# Why is the OS design able to reduce power consumption?

I have read that OSes like Android and iOS are somehow optimised to improve battery life.

My understanding is that a CPU executes a certain number of operations in a certain time, so I would think that you can speed up applications by reducing number of operations required, but since the CPU will still do x operations in y time, that should not affect power?

Also, if a process occupies more RAM, does it consume more power?

Common CPUs that go into smartphones, laptops and even desktop PCs have a variable clock rate. When the scheduler detects that it has idle time, it can reduce the clock rate, and increase it again if there are more processes competing for CPU time.

CPUs optimized for battery-powered devices tend to be composed of many functional components that each have their own clock (example: ARM Cortex A8). When one component is idle, the operating system can turn it off (or reduce its clock), which saves power. For example, on many multicore CPUs (such as the ones in high-end mobile devices), each core can be turned on or off separately. ARM is particularly good at this game, which is one of the reasons why most smartphones have ARM CPUs.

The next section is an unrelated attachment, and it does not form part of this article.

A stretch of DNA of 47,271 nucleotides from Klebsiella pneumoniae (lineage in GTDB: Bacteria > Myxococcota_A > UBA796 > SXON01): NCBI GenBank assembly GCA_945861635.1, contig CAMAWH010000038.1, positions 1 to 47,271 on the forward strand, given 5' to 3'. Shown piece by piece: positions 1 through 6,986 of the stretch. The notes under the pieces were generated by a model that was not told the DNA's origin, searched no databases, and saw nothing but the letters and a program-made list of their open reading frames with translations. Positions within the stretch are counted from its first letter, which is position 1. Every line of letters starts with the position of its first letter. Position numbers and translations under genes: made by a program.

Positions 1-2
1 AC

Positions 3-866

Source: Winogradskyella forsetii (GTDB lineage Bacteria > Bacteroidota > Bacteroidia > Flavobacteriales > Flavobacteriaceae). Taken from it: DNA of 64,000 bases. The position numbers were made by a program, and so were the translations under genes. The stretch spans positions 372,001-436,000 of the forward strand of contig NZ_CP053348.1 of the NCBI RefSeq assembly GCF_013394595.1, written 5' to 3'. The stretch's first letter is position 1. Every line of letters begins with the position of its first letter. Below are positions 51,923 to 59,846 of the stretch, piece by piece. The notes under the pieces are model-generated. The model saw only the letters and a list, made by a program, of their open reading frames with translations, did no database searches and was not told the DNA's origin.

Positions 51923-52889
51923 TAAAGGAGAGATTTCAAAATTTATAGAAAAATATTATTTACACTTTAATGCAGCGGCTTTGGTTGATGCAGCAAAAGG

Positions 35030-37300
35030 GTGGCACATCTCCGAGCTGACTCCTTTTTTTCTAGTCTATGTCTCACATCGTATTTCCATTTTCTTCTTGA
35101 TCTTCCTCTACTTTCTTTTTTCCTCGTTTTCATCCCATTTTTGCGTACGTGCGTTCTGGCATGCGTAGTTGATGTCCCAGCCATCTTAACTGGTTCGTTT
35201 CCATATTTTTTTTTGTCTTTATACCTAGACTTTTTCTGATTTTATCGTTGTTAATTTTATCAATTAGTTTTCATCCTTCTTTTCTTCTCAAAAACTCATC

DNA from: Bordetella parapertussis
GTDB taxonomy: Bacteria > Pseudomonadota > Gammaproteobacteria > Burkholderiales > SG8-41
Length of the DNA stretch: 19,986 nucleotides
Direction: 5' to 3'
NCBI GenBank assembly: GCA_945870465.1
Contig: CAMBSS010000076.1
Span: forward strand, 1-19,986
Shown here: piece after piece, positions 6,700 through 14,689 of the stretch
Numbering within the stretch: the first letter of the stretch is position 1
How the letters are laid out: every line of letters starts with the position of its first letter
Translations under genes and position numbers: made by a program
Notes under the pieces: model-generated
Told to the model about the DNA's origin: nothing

Varying the clock rate or turning off the clock of electronic components is known as power management. It tends to be a complex part of writing and optimizing an operating system for a battery-powered device, with many dependencies on the exact hardware model.

What goes for the CPU goes for peripherals too. The backlit display is a major consumer of power on a smartphone, for example, followed by the radio. The CPU operating system may play a role in power management of peripherals; secondary chips also runs their own firmware which performs power management as well.

Applications have their part to play in keeping power consumption down: they must allow the operating system to do its thing. The worst thing an application can do is polling — running a loop like while (not_ready()) {}. Even introducing a small delay as in while (not_ready()) {usleep(100);} doesn't help as it doesn't allow enough time for the processor to go into low-power mode, or if it does, each unfruitful wake up means wasted energy. Thus the operating system APIs must be designed so that applications never need to poll, but can instead subscribe to some kind of event mechanism and remain idle until they are notified of a relevant event. Applications in turn need to take advantage of such mechanisms, so the design of the whole software stack has an impact on power consumption.